The shortage of silicon chips finally seems to be squeezing one of the world’s biggest spenders on chips: Apple.
The iPhone maker had been sailing above the supply constraints that have impacted manufacturing across a wide range of products, from cars to video-game consoles to TV sets. But a report on Thursday from Nikkei Asia warned that Apple was forced to postpone manufacturing some laptops and iPad tablets, though not iPhones, owing to tight supplies of chip and display components.
The global chip shortage came about after carmakers and some other industries last year slashed orders for microprocessors, anticipating that the pandemic would hit demand for their products. But the economic downturn was not as steep as expected in many sectors and actually ignited a boom in sales of laptops, web cameras, and other tech gear laden with chips. That put a pinch on the global supply chain network, as only a few companies like Intel, Taiwan Semiconductor Manufacturing Co. (TSMC), and Samsung can produce the most advanced chips.
Apple designs its own chips for iPads, iPhones, and some Mac computers but relies on TSMC to produce the chips. Its products also use dozens of chips from a wide array of manufacturers for added functions like Wi-Fi, 5G connectivity, and battery power management.
Apple declined to comment to Nikkei about the report. Fortune reached out to the company for comment and will update this story if a response is received.
Shares of Apple’s stock, which had previously lost 4% in 2021, were up 1% in midday trading. Analysts are anticipating that Apple brought in $76.8 billion in revenue in the first quarter. The company reports its results on April 28.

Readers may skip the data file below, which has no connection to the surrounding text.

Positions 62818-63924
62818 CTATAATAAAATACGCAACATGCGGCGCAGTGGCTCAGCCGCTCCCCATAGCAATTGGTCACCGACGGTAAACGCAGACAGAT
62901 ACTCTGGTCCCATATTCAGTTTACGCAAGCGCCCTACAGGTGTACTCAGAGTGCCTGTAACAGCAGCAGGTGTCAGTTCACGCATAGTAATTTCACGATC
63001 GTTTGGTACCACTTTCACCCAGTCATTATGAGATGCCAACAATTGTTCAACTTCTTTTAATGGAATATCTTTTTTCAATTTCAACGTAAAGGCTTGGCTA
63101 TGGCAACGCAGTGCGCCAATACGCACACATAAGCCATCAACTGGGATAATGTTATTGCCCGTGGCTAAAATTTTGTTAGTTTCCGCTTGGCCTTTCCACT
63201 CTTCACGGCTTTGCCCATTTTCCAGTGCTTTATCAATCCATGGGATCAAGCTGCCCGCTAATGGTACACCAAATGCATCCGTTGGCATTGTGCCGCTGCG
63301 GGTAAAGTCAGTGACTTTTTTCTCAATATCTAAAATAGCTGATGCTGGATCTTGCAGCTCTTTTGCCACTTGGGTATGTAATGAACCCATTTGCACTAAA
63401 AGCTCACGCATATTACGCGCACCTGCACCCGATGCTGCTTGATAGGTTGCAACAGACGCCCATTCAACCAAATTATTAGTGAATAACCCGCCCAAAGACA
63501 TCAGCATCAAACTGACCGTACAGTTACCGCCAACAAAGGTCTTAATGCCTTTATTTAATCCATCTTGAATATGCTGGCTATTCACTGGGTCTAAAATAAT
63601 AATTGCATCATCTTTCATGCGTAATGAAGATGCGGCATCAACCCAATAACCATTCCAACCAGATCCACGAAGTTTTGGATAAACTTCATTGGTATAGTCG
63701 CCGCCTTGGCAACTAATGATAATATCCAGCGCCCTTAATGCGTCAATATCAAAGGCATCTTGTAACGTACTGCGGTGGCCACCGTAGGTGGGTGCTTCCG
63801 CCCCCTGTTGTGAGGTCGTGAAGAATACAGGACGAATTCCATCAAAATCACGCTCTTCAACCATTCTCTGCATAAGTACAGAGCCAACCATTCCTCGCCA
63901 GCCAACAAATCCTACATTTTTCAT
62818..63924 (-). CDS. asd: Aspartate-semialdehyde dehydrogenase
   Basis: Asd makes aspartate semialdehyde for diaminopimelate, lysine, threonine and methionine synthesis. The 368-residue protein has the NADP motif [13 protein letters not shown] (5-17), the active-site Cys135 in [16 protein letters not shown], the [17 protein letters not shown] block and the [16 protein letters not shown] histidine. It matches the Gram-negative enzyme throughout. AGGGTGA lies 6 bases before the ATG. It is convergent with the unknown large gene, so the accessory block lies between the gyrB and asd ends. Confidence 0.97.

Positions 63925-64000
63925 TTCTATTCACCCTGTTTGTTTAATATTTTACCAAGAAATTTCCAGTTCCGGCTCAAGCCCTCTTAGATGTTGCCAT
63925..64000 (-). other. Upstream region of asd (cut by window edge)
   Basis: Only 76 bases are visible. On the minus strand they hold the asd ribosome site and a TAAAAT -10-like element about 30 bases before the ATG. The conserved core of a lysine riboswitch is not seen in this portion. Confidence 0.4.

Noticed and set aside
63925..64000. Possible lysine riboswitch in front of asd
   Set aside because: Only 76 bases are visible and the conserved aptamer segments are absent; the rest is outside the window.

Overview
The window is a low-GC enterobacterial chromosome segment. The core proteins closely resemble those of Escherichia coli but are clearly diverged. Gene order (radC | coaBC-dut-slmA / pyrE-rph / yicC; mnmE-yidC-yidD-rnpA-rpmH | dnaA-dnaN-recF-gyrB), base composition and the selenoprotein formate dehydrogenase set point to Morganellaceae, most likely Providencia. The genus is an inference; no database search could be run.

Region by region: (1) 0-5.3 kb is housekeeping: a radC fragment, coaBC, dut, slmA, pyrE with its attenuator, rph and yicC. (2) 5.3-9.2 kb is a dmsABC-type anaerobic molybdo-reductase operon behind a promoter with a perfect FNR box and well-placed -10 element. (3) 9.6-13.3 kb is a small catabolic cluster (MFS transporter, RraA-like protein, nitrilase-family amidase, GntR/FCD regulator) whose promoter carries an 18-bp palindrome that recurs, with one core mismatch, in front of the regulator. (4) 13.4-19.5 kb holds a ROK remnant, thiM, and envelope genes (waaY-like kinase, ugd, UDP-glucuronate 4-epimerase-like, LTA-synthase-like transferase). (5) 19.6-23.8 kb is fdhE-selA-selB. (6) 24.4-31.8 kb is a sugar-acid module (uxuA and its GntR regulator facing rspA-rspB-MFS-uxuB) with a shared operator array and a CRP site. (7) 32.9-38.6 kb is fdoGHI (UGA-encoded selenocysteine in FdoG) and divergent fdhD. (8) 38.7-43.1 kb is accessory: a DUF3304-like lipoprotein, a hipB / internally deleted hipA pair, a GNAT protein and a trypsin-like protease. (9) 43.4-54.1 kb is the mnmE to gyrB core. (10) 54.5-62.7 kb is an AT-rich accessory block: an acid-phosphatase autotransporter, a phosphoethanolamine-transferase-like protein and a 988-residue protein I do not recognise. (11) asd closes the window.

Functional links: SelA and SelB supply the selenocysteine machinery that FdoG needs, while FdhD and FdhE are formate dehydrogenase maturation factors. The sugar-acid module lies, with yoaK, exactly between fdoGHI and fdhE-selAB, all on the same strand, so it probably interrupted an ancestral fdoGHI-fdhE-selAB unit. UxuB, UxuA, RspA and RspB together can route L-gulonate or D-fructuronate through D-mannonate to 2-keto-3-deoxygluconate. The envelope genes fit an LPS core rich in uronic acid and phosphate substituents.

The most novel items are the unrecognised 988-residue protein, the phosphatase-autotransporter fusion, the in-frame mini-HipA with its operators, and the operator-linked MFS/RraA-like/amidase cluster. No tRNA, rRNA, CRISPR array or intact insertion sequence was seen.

Apple CEO Tim Cook made no direct reference to the global chip manufacturing crisis in January during Apple’s last quarterly earnings call, though CFO Luca Maestri said that the company hadn’t kept up with demand for two phone models owing to “some level of supply constraints.” That has been a common issue for Apple in quarters when new iPhones go on sale, regardless of the global chip shortage.
Qualcomm, a key supplier of iPhone chips, repeatedly cited chip supply problems as an issue on its January earnings call, however. “We are seeing demand significantly outpacing supply given the constraints affecting the industry,” CFO Akash Palkhiwala said. “The supply chain situation, I said earlier, has been broad across the industry, is not unique to handset,” new Qualcomm CEO Cristiano Amon added.
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